Introduction: This study examined the role of family functioning in predicting family adherence to health-protective behaviors (HPBs) aimed at reducing COVID-19 spread. Pre-COVID-19 family functioning, disruptions to family functioning (cohesion, conflict, routines), and family chaos during the COVID-19 pandemic were tested as pathways to HPB adherence. Method: We utilized a sample of N = 204 families, comprising parents who had children (Mage = 4.17). Parents (Mage = 27.43) completed one survey prior to COVID-19 onset in the United States, and twice during COVID-19, at a 2-week interval. Structural equation modeling was used to test three potential pathways between prepandemic family-level functioning and HPB adherence during the COVID-19 pandemic. Results: Findings indicated that families with higher levels of chaos during COVID-19 demonstrated consistently lower HPB adherence across all three models. Additionally, disruptions in family cohesion from pre-COVID was associated with lower levels of parent and child HPB adherence. Family conflict was indirectly associated with HPB adherence via family chaos during COVID-19; whereas family routines were not associated with HPB adherence at all. Discussion: These findings suggest that family functioning is a meaningful predictor of HPB adherence. Family-based support may be effective in improving HPB adherence by focusing on promoting cohesion and reducing conflict and chaos for families coping with reduced community support and resources. Strategies for family-based supports are discussed.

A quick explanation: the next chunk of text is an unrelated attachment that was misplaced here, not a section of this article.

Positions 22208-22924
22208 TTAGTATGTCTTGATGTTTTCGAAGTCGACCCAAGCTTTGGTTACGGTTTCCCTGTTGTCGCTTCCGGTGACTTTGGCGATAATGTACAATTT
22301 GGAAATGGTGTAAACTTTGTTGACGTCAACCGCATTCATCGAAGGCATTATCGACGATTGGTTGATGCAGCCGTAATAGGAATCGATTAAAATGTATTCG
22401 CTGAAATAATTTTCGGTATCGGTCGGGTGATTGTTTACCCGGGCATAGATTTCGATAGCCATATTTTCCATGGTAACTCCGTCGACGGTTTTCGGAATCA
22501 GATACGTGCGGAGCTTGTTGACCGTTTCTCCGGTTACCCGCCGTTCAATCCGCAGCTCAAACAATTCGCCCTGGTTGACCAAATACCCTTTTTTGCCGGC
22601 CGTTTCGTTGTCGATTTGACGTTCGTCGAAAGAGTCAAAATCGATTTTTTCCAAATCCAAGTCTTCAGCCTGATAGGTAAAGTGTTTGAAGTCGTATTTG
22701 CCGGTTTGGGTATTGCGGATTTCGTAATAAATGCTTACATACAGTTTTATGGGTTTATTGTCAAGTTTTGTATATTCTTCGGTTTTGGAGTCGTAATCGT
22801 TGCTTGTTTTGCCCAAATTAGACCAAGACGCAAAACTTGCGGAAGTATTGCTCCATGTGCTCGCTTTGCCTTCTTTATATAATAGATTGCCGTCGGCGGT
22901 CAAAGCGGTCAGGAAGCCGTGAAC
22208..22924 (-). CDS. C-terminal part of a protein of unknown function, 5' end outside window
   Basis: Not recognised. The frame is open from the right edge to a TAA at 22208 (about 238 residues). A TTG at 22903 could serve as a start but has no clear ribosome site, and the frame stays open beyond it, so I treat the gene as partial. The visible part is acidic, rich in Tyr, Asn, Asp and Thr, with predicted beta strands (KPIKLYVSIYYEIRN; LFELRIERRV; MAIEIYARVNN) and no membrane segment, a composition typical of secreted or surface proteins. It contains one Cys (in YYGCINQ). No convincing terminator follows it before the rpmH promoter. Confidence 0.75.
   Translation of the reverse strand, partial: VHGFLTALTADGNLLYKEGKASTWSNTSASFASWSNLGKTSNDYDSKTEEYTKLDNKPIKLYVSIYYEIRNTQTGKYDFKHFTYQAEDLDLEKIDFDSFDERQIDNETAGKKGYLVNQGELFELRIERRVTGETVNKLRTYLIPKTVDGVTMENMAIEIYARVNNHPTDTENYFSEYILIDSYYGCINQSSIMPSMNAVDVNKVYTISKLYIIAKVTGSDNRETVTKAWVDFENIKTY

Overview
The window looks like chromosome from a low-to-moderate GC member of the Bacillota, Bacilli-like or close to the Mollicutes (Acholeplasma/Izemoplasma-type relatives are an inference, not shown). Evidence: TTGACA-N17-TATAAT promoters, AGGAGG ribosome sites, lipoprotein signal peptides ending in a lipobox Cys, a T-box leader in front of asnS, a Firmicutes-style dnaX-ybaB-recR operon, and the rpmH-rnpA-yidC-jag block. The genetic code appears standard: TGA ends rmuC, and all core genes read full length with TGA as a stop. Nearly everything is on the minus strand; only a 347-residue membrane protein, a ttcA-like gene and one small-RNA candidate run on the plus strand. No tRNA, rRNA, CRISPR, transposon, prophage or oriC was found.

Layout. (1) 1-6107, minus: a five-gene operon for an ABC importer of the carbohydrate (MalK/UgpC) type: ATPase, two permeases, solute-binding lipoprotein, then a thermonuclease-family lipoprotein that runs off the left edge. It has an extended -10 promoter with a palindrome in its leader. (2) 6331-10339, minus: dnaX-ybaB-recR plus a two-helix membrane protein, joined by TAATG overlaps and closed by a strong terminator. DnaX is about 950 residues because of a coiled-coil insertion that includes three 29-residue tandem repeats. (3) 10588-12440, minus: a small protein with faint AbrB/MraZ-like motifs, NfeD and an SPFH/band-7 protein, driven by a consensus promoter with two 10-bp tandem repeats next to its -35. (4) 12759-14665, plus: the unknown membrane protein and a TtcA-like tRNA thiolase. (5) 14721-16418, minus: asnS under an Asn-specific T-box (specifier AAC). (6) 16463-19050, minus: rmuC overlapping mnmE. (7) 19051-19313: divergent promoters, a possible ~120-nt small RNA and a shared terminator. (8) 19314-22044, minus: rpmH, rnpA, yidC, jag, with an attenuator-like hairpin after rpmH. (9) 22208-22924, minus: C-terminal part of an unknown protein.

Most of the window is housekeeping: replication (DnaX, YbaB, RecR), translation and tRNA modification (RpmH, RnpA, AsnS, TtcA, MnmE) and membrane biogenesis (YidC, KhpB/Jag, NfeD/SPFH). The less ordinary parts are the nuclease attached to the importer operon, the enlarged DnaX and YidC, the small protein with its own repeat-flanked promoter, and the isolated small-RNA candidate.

|Original language||English (US)|
|Number of pages||11|
|Journal||Families, Systems and Health|
|State||Published - Oct 25 2021|
All Science Journal Classification (ASJC) codes
- Applied Psychology
- Psychiatry and Mental health